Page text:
Addressing affordability and models of care

Most crucially, I hope one positive outcome from this crisis will be discussions around the affordability of long-term care homes and seniors’ residences. Many seniors require these supports, but cannot afford to live in these homes, and the costs vary greatly from province-to-province.

At-home models of care also have a role to play in this discussion. For many families, they present numerous benefits, not just in terms of affordability but in ensuring culturally appropriate standards of care. Stress is also drastically reduced when one no longer is forced to transition from their family home.

Media headlines in recent weeks have shown there is genuine public appetite to ensure that our most vulnerable seniors are provided the dignity and care they deserve. And, as evidenced by our current pandemic,these at-home care models seem less vulnerable to the spread of viruses.

It’s now clear that past government efforts to support ‘aging at home’ require a renewed focus.

When our government’s response to the pandemic is examined in the years ahead, one likely conclusion will be that the vulnerability of residents in long-term care facilities and seniors’ homes should not have come as a surprise to anyone. These were long-standing issues that should have been addressed much earlier. 

The warning shots have been there for decades – noroviruses and Legionnaires’ disease have long wreaked havoc on vulnerable seniors living in homes throughout the country. 

The COVID-19 crisis has exposed this truth for all Canadians, and it will require much focus and resources to address the situation in the months and years ahead.

FHR does work in the senior care space. If your organization needs support or advice in these uncertain times, here’s where you can find the latest news, insights and resources related to COVID-19.

They are some of our most vulnerable citizens, and the pandemic is claiming the lives of Canada’s seniors at an alarming rate. To date, nearly half of the COVID-19 deaths in this country have occurred in long-term care homes and seniors’ residences. In Quebec alone, almost 850 of the 1,041 deaths occurred in seniors’ residences.

The spread of the virus has exposed systematic vulnerabilities in these homes, from residents living in close proximity to each other, to the lack of protective gear for home-care workers in the early stages of this crisis. And, when evidence from other countries first showed seniors were particularly at risk to the virus, there was an absence of a clear plan to mobilize support to these residences.

“The uncomfortable and tragic truth is that the very places that care for our elderly are the most vulnerable to COVID-19,” Prime Minister Justin Trudeau told the county in a daily briefing last week.  “We all need to do better. We all need to take leadership for the seniors who’ve built this country.”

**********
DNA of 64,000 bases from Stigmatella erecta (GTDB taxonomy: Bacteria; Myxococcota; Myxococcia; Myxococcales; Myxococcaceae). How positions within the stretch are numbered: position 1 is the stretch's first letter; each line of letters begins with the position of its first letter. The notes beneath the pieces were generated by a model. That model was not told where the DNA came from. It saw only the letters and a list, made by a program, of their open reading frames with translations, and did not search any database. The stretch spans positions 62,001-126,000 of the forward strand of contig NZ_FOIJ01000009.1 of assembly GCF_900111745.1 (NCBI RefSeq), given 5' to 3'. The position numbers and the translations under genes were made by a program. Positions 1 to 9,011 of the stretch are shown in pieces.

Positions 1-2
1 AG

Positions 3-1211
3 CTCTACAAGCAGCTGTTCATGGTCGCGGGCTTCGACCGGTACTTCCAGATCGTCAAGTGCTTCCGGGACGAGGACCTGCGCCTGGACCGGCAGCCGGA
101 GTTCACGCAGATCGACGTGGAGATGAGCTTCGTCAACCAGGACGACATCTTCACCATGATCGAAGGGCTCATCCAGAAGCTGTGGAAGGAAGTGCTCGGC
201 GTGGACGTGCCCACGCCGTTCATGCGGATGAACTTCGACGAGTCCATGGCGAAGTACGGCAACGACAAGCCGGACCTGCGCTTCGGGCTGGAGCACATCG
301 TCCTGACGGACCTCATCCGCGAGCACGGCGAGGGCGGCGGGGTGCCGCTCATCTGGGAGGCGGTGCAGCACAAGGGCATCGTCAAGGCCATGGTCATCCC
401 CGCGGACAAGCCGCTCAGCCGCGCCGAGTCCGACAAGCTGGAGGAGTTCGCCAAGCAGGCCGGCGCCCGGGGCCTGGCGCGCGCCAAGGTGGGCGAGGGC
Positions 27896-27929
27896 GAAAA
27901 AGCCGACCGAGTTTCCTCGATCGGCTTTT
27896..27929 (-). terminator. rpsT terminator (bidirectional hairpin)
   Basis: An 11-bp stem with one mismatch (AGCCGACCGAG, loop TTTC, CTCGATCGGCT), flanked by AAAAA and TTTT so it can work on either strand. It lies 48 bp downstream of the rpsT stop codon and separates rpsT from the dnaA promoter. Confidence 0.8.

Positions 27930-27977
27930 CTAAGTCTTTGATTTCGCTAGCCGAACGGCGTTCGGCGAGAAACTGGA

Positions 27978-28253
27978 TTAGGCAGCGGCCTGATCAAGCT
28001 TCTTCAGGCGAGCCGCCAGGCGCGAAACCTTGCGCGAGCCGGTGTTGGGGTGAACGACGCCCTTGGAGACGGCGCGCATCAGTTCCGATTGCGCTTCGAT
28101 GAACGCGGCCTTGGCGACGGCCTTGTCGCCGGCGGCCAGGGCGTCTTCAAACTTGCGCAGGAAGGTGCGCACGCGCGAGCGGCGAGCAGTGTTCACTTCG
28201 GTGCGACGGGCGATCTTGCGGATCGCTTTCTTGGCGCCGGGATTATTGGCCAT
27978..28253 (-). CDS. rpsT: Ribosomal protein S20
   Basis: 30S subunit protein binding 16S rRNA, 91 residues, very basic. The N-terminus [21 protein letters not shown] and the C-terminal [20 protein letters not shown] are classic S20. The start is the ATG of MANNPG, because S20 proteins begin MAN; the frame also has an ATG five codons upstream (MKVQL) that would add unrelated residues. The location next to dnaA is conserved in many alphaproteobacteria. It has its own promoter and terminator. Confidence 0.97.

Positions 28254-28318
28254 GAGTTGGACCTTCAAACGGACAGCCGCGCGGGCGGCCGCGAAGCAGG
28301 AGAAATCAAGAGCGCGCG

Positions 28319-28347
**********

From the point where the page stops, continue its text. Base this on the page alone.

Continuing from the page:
Both federal and provincial governments are doing their best to immediately address shortcomings in these facilities – through essential service designations, the procurement of PPEs for workers, and increasing staffing levels. The Quebec and Ontario governments have gone as far as calling in the military to provide support.

Foundational issues exposed

While these short-term measures are necessary to battle the acute COVID-19 outbreaks in specific homes, as well as flatten the number of cases in all seniors’ residences, many foundational issues still must be examined in the months and years ahead.

The shocking number of virus-related deaths at these homes has prompted an unprecedented collaboration by federal, provincial and territorial governments. But the flaws in Canada’s pandemic response for seniors’ homes and long-term care residences should lead to public and political appetite to act on this front.  

This could translate to the federal government stepping in to provide funding to provinces and territories, much in the same way mental health became a focus in 2017’s health accord.

National standards needed

While the federal government may want to take a narrow approach in providing support, such as limiting the scope to pandemic and emergency planning, as well as the implementation of universal national pharmacare, there is a growing need for other factors to be discussed, such as developing a national approach to standards of care.

For years, a variety of stakeholders have raised red flags around the lack of a coordinated approach around standards of care. I recall working for an Ontario Minister of Health and Long-Term Care who made the mistake of musing about testing adult diapers on himself in a media scrum. It made national headlines the next day.